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anonymous on August 26, 2011

What is the most effective way to test for herpes?

I want to get a test for herpes but I don't know what I should look for in a test. What's the best and most accurate way to get tested for herpes simplex virus?

answered by
Terri Warren, MS, RN, ANP on August 26, 2011

Good question. I’m happy to offer you some general information about herpes testing.

There are basically two possible situations to consider...one where you have symptoms (e.g., sores, rashes, blisters, ulcers in the skin or cracks in the area between waist and mid-thigh); and one where you have no symptoms at all.

If you have symptoms, the best way to test is a swab test from the symptomatic area. To do a swab test, your healthcare practitioner will swab the open sore and take a sample of the virus.

There are two types of swab tests: culture and PCR (polymerase chain reaction). Culture has been around for many years and PCR is newer and considered by almost everyone to be a far superior test. It can identify smaller amounts of virus at earlier and later stages of an outbreak than a culture test can. A PCR sample is also very stable on its way to the lab, unlike a culture sample. The only drawback to PCR is it’s expense...but, in my opinion, it’s worth the money if you’re able to see your healthcare provider during an actual outbreak.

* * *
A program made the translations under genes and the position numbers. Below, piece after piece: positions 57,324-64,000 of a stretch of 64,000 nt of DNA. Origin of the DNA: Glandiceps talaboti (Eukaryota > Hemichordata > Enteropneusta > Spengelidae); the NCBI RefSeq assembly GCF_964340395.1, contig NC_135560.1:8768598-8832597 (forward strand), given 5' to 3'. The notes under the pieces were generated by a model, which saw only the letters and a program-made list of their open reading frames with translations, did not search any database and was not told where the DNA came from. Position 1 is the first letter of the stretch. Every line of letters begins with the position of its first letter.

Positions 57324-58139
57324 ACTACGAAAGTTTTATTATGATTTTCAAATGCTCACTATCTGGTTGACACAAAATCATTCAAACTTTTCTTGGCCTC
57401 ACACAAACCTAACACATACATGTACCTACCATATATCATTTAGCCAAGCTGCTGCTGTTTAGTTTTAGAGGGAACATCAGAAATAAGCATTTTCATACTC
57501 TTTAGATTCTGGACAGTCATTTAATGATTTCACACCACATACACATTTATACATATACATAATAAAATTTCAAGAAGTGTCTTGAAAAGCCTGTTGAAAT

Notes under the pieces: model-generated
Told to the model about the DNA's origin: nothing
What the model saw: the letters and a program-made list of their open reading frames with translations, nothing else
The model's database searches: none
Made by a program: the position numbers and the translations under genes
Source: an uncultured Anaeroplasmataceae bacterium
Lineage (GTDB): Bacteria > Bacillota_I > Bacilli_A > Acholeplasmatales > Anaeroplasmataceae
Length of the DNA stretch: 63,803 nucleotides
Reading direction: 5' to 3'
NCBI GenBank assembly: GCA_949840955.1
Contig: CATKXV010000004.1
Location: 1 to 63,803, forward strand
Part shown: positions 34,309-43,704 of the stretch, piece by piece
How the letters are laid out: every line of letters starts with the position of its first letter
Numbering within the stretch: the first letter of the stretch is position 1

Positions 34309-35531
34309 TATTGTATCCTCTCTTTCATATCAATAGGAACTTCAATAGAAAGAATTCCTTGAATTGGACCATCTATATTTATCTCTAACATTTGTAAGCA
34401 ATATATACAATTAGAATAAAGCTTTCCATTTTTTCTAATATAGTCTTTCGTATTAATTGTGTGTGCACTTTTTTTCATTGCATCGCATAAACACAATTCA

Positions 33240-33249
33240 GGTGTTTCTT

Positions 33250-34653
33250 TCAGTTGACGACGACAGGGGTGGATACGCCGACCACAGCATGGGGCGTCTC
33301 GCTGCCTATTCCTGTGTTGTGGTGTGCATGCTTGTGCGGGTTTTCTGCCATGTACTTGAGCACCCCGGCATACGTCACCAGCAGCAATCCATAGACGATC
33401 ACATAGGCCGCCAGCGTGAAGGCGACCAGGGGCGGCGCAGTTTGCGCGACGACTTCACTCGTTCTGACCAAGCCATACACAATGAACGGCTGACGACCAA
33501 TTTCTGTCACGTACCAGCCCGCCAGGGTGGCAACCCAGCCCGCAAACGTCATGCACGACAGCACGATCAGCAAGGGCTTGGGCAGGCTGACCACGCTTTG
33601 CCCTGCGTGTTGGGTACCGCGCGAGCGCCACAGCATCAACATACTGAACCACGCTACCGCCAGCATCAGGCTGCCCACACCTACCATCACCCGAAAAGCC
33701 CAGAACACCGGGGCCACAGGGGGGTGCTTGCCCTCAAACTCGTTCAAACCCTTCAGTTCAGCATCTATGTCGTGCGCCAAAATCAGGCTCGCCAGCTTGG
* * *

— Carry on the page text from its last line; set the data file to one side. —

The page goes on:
If you no longer have herpes symptoms, the other way to test for herpes is an antibody test. Antibody tests look for specific antibodies that a person’s body makes in response to an infection...in this case, the herpes simplex virus. The only antibody test you want is called “IgG.” The newer IgG tests are type-specific...that is, they can distinguish between the two strains of the herpes virus (HSV-1 from HSV-2). In fact, experts no longer recommend the old IgM tests because IgG is far more accurate.

The only drawback of antibody tests is that you have to wait a while after a possible exposure to an infection for the test to be accurate. It can take anywhere from 3-12 weeks for your body to make the antibody that can be picked up by this test.

Waiting can be a challenge, for sure. If you want to balance the challenge of waiting for an answer versus the risk of testing too early, some doctors suggest testing 4-6 weeks after a possible exposure.

For more information about testing and other information about herpes, you might be interested in our Expert Guide to Herpes 1 + 2.

Thanks again for sharing your question.

Related info:

Terri Warren, MS, RN, ANP

Warren is a Nurse Practitioner and owner of Westover Heights Clinic in Oregon. She is a renown expert and author in the field of genital herpes research, diagnosis and treatment. Warren was educated at Oregon Health and Sciences University and the University of Portland.

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